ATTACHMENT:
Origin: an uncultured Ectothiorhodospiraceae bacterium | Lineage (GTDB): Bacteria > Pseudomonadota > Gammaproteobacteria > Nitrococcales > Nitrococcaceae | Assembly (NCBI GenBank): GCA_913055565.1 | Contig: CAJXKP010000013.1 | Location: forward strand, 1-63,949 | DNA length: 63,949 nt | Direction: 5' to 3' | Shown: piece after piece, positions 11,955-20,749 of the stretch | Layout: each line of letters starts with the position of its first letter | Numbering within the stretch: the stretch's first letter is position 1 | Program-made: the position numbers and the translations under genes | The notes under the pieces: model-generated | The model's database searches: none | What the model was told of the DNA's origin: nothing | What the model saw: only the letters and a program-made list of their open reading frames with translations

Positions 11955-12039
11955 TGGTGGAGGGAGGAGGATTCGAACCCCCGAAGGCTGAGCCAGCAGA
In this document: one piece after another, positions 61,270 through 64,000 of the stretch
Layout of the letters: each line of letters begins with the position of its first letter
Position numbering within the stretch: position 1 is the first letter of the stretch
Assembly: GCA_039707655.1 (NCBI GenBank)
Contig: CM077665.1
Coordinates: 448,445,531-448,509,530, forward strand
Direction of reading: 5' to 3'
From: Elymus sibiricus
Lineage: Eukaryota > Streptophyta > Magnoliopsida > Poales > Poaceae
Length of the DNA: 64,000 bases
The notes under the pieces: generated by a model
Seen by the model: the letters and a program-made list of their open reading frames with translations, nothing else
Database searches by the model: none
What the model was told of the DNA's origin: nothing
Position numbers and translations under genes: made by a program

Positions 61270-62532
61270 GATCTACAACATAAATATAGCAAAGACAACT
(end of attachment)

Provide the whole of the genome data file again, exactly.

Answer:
Origin: an uncultured Ectothiorhodospiraceae bacterium | Lineage (GTDB): Bacteria > Pseudomonadota > Gammaproteobacteria > Nitrococcales > Nitrococcaceae | Assembly (NCBI GenBank): GCA_913055565.1 | Contig: CAJXKP010000013.1 | Location: forward strand, 1-63,949 | DNA length: 63,949 nt | Direction: 5' to 3' | Shown: piece after piece, positions 11,955-20,749 of the stretch | Layout: each line of letters starts with the position of its first letter | Numbering within the stretch: the stretch's first letter is position 1 | Program-made: the position numbers and the translations under genes | The notes under the pieces: model-generated | The model's database searches: none | What the model was told of the DNA's origin: nothing | What the model saw: only the letters and a program-made list of their open reading frames with translations

Positions 11955-12039
11955 TGGTGGAGGGAGGAGGATTCGAACCCCCGAAGGCTGAGCCAGCAGA
In this document: one piece after another, positions 61,270 through 64,000 of the stretch
Layout of the letters: each line of letters begins with the position of its first letter
Position numbering within the stretch: position 1 is the first letter of the stretch
Assembly: GCA_039707655.1 (NCBI GenBank)
Contig: CM077665.1
Coordinates: 448,445,531-448,509,530, forward strand
Direction of reading: 5' to 3'
From: Elymus sibiricus
Lineage: Eukaryota > Streptophyta > Magnoliopsida > Poales > Poaceae
Length of the DNA: 64,000 bases
The notes under the pieces: generated by a model
Seen by the model: the letters and a program-made list of their open reading frames with translations, nothing else
Database searches by the model: none
What the model was told of the DNA's origin: nothing
Position numbers and translations under genes: made by a program

Positions 61270-62532
61270 GATCTACAACATAAATATAGCAAAGACAACT